The book also suffers from an occasional lapse into pedantry, mostly when Hamill strays too far from the subjects he knows best -- Sinatra, jazz, New York City, boxing, saloons, politics. A disquisition on the plight of Italian immigrants, for instance, slips into blowhard tendentiousness. ("Americans didn't like Italians. An American was supposed to be white, Anglo-Saxon and Protestant. He was supposed to come from northern Europe.") In the process, Hamill asserts that Italian Unification took place in 1871 -- 10 years after the actual date.
Such shortcomings, however, should not obscure Hamill's achievement. By and large, he succeeds -- convincingly, with natty aplomb -- in explaining why Sinatra, even now, still matters.
WHY SINATRA MATTERS By PETE HAMILL | Little Brown 185 pages | $18 hardcover
SINATRALAND | By SAM KASHNER The Overlook Press | 192 pages $23 hardcover
OBSESSIONS ARE BY NATURE STRANGE AND HIGHLY personal. Many people, it seems, experience these intense preoccupations -- with a musician, a movie star, or any unattainable object -- during adolescence, a time when such single-minded ardor is seen as acceptable, even necessary. Eventually, real passions and responsibilities take over most lives, and the former source of infinite fascination is relegated to the land of nostalgia. But some people just can't seem to get beyond their obsessions; their point of reference remains entirely tied to that unattainable someone.
Sinatraland's Finkie Finkelstein is such a man; his life -- as the title of this first novel by Sam Kashner suggests -- is an homage to his hero, Frank Sinatra. "It's Frank's world," Finkie declares. "We only live in it." The story is told as a series of letters from Finkie, who lives in New Jersey and sells window shades for a living, to his idol, who never writes back. Finkie marries a Sinatra fan, names their daughter Nancy Ava, loves every terrible Sinatra film ever made and writes, "William Shakespeare doesn't deserve to carry your jockstrap." He's a disturbed man whose obsession is in one way or another responsible for his life's many ruinous turns.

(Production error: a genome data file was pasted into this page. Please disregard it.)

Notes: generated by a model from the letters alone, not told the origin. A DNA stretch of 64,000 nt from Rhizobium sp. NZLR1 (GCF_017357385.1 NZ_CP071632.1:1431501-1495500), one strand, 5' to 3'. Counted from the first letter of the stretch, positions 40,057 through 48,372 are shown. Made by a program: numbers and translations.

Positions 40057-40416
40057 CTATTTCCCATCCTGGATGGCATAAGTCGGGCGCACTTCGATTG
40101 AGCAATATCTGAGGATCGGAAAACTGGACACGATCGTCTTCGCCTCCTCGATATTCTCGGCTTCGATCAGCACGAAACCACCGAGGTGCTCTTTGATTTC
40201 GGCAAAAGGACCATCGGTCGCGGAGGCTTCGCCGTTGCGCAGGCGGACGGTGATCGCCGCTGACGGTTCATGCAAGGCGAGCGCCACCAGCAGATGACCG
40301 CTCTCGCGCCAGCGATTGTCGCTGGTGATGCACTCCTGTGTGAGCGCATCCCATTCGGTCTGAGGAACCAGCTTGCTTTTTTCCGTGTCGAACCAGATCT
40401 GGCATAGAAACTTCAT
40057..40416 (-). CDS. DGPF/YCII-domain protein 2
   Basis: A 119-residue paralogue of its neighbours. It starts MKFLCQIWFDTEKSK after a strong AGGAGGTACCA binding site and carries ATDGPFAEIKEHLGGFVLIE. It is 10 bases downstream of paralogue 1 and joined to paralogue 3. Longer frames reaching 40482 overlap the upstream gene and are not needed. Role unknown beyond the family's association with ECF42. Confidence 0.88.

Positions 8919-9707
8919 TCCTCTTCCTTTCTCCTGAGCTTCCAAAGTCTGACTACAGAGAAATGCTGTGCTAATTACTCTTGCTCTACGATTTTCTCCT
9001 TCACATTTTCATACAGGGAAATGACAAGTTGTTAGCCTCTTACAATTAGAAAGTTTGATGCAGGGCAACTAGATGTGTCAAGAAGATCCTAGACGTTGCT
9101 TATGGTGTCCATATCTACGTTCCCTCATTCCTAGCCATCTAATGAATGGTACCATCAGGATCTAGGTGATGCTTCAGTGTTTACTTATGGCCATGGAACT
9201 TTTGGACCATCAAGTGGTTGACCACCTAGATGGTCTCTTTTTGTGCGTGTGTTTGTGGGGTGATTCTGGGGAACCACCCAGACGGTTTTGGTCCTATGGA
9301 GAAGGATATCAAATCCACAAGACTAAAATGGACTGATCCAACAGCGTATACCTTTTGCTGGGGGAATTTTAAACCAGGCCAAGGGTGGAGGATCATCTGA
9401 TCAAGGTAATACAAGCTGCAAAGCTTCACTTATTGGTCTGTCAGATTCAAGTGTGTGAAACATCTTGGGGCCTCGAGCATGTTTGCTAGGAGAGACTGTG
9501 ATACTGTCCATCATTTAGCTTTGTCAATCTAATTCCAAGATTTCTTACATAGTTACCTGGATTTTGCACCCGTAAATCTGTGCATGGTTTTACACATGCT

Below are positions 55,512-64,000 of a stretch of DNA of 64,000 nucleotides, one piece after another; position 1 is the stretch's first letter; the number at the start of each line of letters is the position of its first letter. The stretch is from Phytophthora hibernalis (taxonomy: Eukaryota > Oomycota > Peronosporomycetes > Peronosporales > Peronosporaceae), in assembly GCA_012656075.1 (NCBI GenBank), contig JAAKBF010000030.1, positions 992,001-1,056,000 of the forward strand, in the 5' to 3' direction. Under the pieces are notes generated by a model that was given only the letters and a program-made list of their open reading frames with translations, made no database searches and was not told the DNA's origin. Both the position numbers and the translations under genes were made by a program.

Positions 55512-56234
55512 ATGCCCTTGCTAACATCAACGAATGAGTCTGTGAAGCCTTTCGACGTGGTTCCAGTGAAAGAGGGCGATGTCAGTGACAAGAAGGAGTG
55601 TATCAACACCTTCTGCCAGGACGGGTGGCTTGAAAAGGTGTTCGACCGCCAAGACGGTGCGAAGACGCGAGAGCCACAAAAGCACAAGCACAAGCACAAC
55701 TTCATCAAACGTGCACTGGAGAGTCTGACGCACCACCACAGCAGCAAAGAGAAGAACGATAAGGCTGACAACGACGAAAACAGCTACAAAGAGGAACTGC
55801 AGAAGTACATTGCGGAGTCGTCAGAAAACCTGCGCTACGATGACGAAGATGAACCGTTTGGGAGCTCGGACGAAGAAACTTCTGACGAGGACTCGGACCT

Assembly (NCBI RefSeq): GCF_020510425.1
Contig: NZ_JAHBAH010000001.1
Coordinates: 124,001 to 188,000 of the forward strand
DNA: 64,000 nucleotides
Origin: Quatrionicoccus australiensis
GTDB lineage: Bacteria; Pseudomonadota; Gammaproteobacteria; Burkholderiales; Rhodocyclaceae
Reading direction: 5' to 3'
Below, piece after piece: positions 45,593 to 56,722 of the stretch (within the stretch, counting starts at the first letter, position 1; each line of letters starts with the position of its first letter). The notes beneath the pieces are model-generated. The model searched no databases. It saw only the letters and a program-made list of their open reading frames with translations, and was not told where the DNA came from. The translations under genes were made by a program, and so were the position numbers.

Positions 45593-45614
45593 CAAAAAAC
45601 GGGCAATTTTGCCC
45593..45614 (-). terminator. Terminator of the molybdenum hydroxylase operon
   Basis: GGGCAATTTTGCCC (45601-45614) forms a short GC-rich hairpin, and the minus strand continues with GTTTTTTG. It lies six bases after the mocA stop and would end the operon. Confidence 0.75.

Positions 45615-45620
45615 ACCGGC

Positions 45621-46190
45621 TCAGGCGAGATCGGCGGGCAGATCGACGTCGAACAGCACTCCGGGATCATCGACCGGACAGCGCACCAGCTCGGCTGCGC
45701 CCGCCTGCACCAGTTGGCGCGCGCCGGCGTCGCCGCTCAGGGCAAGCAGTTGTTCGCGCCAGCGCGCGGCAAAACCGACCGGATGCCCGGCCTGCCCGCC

If nothing else, Finkie's voice is authentic. "Like you, Frank," he observes, "I know a lot of people but no one knows me." A capable writer, Kashner does a good job of conveying the hollowness of Finkie's existence -- a little too good: By its midpoint the book is as tedious and dreary as Frank's life is glamorous. Kashner picks up the pace near the end, when Finkie finally achieves the goal of his life, and also his greatest fear: He meets Old Blue Eyes himself. It's a terrible day that leaves Finkie more desolate -- and desperate -- than ever. This reader kept hoping Finkie would come to his senses. He never does. Consequently, Sinatralandnever transcends its inherent frustrations.